an Armenian lent him the Arabic Bible, he became a Christian 
and he fled for his life to Bokhara. Sabat had preceded him 
there, and at once recognized him on the street. I had no 
pity, said Sabat afterwards. I delivered him up to Morad 
Shah, the King. He was offered his life if he would abjure 
Christ. He refused. Then one of his hands was cut off, and 
again he was pressed to recant. He made no answer, but 
looked up steadfastly towards heaven, like Stephen, the first 
martyr, his eyes streaming with tears. He looked at me, but 
it was with the countenance of forgiveness. His other hand 
was then cut off. But he never changed, and when he bowed 
his head to receive the blow of death all Bokhara seemed to 
say, " What new thing is this ? " Remorse drove Sabat to 
long wanderings, in which he came to Madras, where the 
Government gave him the office of mufti, or expounder of the 
law of Islam in the civil courts. At Vizagapatam he fell in 
with a copy of the Arabic New Testament as revised by 
Solomon Negri, and sent out to India by the Society for 
Promoting Christian Knowledge in the middle of last century. 
He compared it with the Koran, the truth fell on him like a 
flood of light, and he sought baptism in Madras at the hands 
of the Rev. Dr. Kerr. He was named Nathaniel. He was then 
twenty-seven years of age. When the news reached his family 
in Arabia his brother set out to destroy him, and, disguised as 
an Asiatic, wounded him with a dagger as he sat in his house at 
Vizagapatam." 2 It is the same story in Arabia, Turkey, 

1 A Faithful A ccount of the Religion and Manners of the Mahometans, by 
Joseph Pitts of Exon (London, 1738), pp. 192-196. 

1 Henry Martyn, by George Smith (London, 1892), pp. 226-227.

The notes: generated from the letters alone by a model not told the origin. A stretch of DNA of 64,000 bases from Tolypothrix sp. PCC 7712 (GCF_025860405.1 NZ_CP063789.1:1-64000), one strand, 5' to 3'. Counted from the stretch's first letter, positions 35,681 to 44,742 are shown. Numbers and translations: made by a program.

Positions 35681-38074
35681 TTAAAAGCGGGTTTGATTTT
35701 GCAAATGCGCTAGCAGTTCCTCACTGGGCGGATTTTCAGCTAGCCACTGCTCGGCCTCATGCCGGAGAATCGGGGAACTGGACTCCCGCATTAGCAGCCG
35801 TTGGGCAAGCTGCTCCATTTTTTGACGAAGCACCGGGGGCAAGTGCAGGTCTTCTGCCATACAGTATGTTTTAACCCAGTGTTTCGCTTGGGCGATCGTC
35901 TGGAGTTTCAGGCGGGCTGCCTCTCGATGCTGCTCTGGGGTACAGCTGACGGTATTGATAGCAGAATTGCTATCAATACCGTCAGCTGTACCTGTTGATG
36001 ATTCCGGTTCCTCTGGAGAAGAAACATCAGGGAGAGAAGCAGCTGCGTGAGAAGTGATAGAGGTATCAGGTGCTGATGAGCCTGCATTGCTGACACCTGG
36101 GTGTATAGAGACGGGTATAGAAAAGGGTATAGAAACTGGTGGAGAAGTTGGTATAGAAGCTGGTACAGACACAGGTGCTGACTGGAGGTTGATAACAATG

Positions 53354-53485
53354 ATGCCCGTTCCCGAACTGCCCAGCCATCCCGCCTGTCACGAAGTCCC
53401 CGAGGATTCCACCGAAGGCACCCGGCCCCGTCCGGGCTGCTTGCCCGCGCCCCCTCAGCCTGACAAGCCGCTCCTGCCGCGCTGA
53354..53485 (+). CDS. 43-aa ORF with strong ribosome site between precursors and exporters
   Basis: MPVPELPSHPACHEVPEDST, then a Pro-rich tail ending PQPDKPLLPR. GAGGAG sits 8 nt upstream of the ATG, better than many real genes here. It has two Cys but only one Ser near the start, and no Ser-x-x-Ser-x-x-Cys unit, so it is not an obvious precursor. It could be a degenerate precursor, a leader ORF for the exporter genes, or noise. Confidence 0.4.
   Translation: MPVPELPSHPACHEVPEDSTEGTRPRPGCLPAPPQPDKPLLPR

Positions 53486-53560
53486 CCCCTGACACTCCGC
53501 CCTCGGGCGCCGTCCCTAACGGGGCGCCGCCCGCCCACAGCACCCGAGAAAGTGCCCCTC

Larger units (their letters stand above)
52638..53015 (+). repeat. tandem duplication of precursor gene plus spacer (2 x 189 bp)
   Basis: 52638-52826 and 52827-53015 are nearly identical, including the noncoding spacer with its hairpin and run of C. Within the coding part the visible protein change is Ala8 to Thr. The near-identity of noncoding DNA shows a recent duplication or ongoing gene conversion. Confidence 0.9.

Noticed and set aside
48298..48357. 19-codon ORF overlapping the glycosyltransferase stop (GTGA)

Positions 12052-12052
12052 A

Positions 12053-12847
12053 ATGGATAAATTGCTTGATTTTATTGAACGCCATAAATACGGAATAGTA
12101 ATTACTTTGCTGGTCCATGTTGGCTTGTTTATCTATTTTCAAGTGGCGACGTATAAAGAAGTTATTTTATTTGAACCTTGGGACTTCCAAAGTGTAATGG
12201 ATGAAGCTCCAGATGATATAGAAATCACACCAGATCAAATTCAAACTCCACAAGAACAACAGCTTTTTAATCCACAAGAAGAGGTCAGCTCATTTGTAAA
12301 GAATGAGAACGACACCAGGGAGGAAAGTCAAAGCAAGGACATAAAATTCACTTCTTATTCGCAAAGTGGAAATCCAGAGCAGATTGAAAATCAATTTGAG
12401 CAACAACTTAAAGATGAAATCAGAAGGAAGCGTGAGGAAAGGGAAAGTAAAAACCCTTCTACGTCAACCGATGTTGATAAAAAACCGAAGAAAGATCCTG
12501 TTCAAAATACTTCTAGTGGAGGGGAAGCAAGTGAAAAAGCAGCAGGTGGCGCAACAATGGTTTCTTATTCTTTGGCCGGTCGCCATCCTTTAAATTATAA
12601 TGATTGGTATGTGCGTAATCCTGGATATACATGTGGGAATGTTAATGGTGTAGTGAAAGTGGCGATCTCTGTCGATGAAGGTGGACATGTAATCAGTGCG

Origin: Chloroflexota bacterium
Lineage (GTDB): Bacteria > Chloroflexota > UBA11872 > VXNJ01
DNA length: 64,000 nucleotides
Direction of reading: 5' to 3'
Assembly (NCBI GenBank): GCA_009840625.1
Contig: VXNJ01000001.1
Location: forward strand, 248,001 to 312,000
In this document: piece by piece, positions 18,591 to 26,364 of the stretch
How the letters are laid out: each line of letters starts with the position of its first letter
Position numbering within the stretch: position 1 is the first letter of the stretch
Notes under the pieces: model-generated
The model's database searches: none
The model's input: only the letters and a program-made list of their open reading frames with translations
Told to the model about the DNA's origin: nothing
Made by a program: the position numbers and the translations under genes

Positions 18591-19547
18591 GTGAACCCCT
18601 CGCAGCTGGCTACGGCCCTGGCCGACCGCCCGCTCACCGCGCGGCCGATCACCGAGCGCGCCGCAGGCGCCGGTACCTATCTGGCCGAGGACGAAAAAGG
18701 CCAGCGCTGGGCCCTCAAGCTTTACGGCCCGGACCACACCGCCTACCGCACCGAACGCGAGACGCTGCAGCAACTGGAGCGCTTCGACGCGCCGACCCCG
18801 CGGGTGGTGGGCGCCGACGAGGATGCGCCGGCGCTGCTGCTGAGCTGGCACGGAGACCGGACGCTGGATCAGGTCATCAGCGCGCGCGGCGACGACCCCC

Afghanistan, Persia, Algiers, India no mercy for the Apostate 
and no equality or liberty for Christian minorities. 

As we look back upon these centuries of persecution of our 
fellow Christians the Nestorians, the Armenians, the Greeks and 
the Copts we realize the truth of our unity in Christ, and come 
to a similar conclusion as that reached by Adrian Fortescue, the 
Roman Catholic historian : " In a land ruled by Moslems there 
is at bottom an essential solidarity between all Christians. 
These other Christians too are children of God, baptized as we 
are. Their venerable hierarchies descend unbroken from the 
old Eastern Fathers, who are our Fathers too. When they 
stand at their liturgies they adore the same sacred Presence 
which sanctifies our altars, in their Communions they receive 
the Gift that we receive. And at least for one thing we must 
envy them, for the glory of that martyr s crown they have worn 
for over a thousand years. We can never forget that. During 
all those dark centuries there was not a Copt nor a Jacobite, not 
a Nestorian nor an Armenian, who could not have bought relief, 
ease, comfort, by denying Christ and turning Turk. I can think 
of nothing else like it in the world. These poor forgotten 
rayahs in their pathetic schisms for thirteen hundred years of 
often ghastly persecution kept their loyalty to Christ. And 
still for His name they bear patiently a servile state and the 
hatred of their tyrants. Shall we call them heretics and 
schismatics ? They are martyrs and sons of martyrs. The long 
bloodstain which is their history must atone, more than atone, 
for their errors about Ephesus and Chalcedon. For who can 
doubt that when the end comes, when all men are judged, their 
glorious confession shall weigh heavier than their schism ? 
Who can doubt that those unknown thousands and tens of 
thousands will earn forgiveness for errors of which they were 
hardly conscious, when they show the wounds they bore for 
Christ ? When that day comes I think we shall see that in 
their imperfect Churches they were more Catholic than we 
now think. For there is a promise to which these Eastern 
Christians have more right than we who sit in comfort under